Euthyphro, now getting a bit tired of the conversation, says that piety is knowing how to sacrifice and pray to the gods, but Socrates is still concerned that the Gods don’t get anything from relationship except gratification. If so, they are back to Euthyphro’s original definition about piety being that which is pleasing to the gods. Socrates suggests that they start over from the beginning but Euthyphro, suddenly “remembering” a prior appointment, makes his escape.

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Plato: Introduction

The man we know as Plato was born Aristocles son of Ariston but adopted his old wrestling nickname as a nom de plume (Platon means “wide” in Greek). As a young man he considered a poetic career and seems to have written a tragic trilogy and several lyric poems. In his early twenties he discovered an interest in philosophy when his brothers Glaucon and Adeimantus became members of Socrates‘ circle. After Plato himself became a disciple of Socrates he burned his poems and resolved to be a full time philosopher. After Socrates’ execution Plato gradually extended his teacher’s philosophy to create his own school. Platonism was probably the most important school of thought in the ancient and medieval periods, heavily influencing both pagan and Christian writers. Even today, some writers consider Platonism “the secret religion of the majority of intellectuals”.

Display of books by Plato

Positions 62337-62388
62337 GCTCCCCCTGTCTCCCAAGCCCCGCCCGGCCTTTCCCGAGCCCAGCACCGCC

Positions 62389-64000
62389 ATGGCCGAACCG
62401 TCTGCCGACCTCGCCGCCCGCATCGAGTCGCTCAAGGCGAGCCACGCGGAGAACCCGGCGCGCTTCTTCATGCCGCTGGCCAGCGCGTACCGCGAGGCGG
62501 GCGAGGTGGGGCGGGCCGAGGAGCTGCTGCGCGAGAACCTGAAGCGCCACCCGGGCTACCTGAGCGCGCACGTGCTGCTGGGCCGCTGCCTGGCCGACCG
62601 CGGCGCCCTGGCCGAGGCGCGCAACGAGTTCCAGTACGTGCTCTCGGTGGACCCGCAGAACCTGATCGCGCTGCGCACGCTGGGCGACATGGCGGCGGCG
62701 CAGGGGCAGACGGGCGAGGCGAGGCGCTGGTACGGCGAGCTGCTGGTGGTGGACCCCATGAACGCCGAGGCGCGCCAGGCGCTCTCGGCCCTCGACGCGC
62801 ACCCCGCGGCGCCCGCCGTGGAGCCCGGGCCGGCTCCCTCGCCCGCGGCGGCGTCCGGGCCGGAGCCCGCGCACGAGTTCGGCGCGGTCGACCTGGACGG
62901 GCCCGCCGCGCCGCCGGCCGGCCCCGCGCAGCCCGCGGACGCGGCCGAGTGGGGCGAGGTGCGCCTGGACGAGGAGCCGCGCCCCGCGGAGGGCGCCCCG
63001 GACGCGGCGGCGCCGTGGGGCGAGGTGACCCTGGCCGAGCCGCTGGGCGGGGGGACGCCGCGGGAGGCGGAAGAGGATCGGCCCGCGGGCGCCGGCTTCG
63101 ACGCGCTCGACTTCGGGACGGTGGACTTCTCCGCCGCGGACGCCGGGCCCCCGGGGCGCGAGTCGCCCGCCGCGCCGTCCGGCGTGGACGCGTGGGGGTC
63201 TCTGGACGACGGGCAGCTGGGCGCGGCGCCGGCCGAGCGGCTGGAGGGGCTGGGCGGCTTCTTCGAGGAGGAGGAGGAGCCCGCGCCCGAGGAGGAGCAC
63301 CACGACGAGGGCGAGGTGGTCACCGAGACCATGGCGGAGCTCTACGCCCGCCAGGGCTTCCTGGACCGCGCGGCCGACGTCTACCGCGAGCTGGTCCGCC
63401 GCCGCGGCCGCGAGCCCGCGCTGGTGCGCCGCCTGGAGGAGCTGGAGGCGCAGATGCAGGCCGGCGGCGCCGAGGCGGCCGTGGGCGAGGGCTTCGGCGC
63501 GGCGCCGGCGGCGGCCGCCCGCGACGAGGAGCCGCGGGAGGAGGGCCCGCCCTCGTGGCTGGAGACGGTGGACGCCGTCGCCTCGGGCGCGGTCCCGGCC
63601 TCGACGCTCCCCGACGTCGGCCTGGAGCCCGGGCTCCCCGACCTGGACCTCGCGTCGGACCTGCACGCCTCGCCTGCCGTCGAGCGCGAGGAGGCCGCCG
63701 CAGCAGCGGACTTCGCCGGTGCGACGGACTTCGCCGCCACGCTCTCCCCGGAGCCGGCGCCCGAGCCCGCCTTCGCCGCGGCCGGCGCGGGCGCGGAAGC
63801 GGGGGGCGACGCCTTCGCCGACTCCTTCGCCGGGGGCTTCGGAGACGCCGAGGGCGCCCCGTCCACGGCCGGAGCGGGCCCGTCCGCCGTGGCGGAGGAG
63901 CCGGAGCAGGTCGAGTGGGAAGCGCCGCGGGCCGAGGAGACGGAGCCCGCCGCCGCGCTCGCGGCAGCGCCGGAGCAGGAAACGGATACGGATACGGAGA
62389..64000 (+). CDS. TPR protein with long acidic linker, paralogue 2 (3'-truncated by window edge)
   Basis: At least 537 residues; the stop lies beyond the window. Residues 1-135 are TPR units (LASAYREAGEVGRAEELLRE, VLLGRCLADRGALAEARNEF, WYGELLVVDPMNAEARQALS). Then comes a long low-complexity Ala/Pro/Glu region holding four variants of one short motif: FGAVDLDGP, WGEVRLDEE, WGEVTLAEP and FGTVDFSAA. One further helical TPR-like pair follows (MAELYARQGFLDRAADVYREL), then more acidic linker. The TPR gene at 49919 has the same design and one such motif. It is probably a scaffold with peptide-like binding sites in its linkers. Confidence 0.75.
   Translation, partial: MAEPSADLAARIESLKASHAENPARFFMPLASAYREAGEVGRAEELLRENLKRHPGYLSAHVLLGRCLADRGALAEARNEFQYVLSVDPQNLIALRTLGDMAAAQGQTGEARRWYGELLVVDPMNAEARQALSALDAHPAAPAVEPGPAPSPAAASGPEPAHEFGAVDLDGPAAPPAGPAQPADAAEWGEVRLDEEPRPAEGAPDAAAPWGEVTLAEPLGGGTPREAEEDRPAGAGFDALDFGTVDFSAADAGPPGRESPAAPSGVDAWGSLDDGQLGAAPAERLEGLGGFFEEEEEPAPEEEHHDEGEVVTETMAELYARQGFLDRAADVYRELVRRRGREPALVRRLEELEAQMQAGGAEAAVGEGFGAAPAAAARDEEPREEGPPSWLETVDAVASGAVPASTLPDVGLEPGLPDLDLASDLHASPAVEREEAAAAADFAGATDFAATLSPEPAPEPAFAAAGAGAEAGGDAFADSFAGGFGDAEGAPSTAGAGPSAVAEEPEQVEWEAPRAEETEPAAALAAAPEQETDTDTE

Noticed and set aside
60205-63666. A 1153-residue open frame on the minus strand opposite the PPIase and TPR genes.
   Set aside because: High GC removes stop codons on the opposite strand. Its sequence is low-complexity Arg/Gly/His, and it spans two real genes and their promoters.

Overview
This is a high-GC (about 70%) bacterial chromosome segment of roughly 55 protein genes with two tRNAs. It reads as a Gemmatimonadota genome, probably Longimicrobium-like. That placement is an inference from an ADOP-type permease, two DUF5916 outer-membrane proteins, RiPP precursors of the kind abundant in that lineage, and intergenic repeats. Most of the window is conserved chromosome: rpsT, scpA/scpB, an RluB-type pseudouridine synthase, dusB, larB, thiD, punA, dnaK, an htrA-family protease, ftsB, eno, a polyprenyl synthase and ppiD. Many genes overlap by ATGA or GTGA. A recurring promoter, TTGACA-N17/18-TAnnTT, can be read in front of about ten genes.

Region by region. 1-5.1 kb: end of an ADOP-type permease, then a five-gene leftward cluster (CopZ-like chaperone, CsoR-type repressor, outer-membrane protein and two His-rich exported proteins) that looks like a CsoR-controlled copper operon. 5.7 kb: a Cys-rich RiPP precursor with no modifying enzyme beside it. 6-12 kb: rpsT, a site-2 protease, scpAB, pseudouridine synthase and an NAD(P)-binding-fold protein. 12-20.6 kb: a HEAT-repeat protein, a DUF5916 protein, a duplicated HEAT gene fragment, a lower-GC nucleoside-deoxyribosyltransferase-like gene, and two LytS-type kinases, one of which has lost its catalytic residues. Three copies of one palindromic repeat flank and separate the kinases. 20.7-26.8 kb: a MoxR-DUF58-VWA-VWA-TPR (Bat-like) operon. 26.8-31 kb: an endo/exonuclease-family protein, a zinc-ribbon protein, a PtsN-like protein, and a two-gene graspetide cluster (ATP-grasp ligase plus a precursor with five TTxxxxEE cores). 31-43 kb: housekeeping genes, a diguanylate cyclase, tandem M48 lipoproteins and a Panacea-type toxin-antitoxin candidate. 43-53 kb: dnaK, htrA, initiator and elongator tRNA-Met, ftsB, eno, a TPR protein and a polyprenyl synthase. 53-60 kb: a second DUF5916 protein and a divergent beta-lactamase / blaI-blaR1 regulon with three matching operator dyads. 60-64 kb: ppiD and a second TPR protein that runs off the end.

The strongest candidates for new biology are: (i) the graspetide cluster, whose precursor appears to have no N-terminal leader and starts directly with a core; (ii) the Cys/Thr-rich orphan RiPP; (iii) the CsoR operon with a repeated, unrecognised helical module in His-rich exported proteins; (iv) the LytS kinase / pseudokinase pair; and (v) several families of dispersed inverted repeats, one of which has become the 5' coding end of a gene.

Plato was a prolific writer. Today we have 37 of his dialogs (26 of which are believed to be authentic) and 13 letters, the authorship of which is hotly disputed. Will Durant once jokingly wrote that Plato wrote dialogs because he was a frustrated dramatist. In fact, Plato and his contemporaries believed that the only way to really learn philosophy was to discuss it with other philosophers. If this wasn’t possible, a dialog was the next best thing. It is important to remember that a philosophic dialog–much more so than a play–is meant to teach rather than to entertain. Because of this, it may contain sections that seem boring, repetitive, or different to understand. The dialog is meant to be parsed as a unity, however, and these passages are there intentionally, to make some point to the reader. Allan Bloom, in the introduction to his translation of the Republic, criticizes translators who abridge the boring sections of the dialogs or simplify the wording of difficult passages. According to him, any translation of Plato should be as literal as possible, even at the expense of readability (although, actually, Bloom’s translation is quite readable).